FUNERIA’S ARTIST-MADE CREMATION URNS FOUND THEIR NICHE IN PETALUMA
Visitors to the Petaluma Arts Center’s juried exhibition, Fire/Ice, which explored the opposites of life and closed July 24, were greeted in the lobby by funerary vessels that reflect a broad range of designs, sizes and media. Each was installed in a lighted niche, 28 of which populate curving walls covered in softly mottled Venetian plaster. Some were stoic and serene, others whimsical, and one was carved from a solid block of salt. They were installed at the invitation of the Petaluma Arts Center and provided courtesy of the artists and FUNERIA.
FUNERIA is credited for leading a contemporary funerary arts movement by organizing and promoting biennial international juried Ashes to Art® competitions and exhibitions since 2001 that have generated a new marketplace for artist-made urns. The events showcase superbly crafted examples of original urns and vessels that are selected on the strength of their beauty and craftsmanship by distinguished jurors, but are also intended to contain cremated remains, belying their function.
Eight of the nineteen artists whose works were included in the Petaluma installation have won awards in FUNERIA’s exhibitions. Blue Urn is a forged steel piece with a unique patina by 2010 Best of Show recipient Nathan Blank. Two of Blank’s other artworks, including his award-winning Bridge Urn, remained to be enjoyed by visitors to FUNERIA's Art Honors Life gallery in Graton.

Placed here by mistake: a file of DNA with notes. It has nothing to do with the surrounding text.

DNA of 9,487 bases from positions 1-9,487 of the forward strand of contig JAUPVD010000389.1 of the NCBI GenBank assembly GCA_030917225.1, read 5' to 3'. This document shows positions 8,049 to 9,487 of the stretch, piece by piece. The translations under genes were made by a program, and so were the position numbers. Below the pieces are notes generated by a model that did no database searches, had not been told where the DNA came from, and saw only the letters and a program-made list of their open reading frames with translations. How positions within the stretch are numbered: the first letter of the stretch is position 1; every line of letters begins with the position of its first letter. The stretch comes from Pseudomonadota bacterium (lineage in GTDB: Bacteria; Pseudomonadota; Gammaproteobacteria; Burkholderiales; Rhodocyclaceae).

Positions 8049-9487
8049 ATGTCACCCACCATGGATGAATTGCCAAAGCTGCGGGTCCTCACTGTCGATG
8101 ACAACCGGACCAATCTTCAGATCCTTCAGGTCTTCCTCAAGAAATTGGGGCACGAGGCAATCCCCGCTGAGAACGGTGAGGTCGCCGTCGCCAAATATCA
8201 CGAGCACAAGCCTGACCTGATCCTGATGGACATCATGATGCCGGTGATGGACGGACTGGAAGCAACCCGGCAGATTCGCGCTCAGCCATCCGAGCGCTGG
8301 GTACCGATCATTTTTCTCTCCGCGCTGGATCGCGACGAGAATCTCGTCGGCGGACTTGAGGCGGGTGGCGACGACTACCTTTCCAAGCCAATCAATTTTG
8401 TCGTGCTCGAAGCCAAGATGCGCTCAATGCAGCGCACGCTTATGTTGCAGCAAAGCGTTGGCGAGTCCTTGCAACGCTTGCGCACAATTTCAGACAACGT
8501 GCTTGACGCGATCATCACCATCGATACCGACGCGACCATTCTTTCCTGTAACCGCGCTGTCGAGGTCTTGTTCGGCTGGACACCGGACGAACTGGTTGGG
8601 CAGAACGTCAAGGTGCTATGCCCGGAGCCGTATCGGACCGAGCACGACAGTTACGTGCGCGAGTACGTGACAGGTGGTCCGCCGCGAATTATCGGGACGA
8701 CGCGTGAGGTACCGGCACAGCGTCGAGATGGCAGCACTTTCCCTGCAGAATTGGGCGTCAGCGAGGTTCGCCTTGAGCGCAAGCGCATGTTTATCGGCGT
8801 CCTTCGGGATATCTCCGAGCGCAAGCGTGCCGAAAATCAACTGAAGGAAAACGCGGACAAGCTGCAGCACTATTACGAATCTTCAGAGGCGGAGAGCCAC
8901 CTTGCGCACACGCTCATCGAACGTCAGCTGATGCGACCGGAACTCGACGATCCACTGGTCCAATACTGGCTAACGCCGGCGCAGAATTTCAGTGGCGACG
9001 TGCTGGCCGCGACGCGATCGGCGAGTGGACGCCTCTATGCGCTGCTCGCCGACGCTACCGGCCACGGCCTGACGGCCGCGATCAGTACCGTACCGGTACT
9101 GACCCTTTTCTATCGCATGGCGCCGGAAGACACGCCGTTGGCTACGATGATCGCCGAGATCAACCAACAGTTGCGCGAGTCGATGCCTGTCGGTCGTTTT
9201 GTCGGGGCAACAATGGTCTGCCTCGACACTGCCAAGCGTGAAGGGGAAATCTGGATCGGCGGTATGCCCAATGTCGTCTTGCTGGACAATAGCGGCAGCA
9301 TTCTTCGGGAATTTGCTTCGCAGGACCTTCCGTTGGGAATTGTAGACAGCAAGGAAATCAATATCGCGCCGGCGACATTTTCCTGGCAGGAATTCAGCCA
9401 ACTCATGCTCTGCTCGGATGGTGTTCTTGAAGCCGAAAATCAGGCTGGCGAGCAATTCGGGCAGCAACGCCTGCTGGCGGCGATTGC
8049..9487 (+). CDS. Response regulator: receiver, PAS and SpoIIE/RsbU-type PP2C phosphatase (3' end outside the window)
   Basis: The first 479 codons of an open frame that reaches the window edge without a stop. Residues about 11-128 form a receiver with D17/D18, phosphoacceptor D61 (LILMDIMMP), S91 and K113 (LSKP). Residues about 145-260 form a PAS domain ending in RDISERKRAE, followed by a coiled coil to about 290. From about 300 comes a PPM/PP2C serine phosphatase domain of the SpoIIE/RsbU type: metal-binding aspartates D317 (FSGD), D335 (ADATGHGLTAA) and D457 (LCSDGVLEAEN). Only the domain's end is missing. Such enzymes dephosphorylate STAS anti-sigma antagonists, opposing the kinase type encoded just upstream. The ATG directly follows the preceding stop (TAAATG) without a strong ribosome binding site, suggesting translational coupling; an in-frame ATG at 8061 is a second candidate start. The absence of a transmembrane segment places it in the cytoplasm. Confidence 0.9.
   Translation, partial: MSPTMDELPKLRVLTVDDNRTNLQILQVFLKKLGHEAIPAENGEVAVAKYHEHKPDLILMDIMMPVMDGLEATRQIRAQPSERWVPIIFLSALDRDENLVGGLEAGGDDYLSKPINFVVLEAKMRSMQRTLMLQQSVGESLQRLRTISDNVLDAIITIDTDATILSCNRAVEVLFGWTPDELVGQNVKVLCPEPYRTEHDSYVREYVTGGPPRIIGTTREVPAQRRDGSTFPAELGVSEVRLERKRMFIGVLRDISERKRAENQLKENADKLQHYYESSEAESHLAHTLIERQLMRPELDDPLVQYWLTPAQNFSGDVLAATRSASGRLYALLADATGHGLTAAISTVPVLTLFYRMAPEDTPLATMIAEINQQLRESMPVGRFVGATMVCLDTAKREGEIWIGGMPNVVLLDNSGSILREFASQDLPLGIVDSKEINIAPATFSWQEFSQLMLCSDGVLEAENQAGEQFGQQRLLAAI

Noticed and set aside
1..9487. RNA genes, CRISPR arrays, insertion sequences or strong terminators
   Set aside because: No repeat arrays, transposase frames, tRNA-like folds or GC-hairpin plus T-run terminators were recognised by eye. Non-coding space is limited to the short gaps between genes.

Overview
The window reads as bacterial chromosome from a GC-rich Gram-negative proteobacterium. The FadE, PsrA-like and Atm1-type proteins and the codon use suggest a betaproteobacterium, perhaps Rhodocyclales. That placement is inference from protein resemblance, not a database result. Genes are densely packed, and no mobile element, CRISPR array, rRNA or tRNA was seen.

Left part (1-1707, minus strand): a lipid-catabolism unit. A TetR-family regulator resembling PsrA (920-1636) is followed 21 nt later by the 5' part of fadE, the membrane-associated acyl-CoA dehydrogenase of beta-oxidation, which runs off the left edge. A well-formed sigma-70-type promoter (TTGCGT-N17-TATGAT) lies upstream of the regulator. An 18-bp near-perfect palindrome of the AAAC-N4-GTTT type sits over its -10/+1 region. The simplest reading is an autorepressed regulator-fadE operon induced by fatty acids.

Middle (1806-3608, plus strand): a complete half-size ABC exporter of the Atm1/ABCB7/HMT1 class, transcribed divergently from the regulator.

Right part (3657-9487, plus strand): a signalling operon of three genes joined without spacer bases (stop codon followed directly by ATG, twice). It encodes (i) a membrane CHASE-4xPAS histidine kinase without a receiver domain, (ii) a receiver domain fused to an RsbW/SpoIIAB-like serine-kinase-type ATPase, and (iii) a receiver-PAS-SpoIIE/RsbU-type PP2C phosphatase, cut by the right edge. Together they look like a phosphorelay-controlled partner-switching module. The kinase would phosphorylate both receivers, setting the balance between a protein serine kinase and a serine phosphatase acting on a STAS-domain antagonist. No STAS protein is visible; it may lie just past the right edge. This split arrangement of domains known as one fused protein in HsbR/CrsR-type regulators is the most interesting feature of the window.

Petaluma visitors saw a 26” tall sand-cast Pyramid urn from 2008 by metalsmith Shawn McDonald who earned Best of Show honors in 2003 and a subsequent commission to create an urn for a family patriarch and vineyard owner. Flying in from his home in Alaska, McDonald personally delivered the completed piece to the family in Gilroy.
Visitors also saw Ranna McNeil's Sunburst. McNeil casts glass in the pate de verre process and has won the Excellence in Glass awards in both 2001 and 2003. Ceramist Carol Green earned the Jurors Award in 2003 and Randy O’Brien was the Excellence in Clay recipient in the same year for one of his dramatically fissured Lichen Urns. Brian Gilman’s Oval Image in stainless steel was the 2008 Excellence in Metal winner—a torqued column, apparently seamless, that has been favorably compared to Richard Serra’s massive curved steel shapes, but to human scale, in the Lonely Planet Encounters Guide to Napa/Sonoma where FUNERIA’s gallery was highlighted by writer Alison Bing.
Also shown in Petaluma was Harvest Urn II by 2006 Best of Show winning artist Paul McCoy. Among five woodworkers represented was 2008 Excellence in Wood recipient James D. Remington, whose Free Hand Maple Burl Vessel.
The Petaluma Arts Center, one half-hour north of San Francisco, occupies the historic Railroad Depot Freight Building, next to the Petaluma Visitors Center, at 230 Lakeville Street at E. Washington Street. PAC is open Thursdays through Mondays, from Noon to 4PM. Visit petalumaartscouncil.org.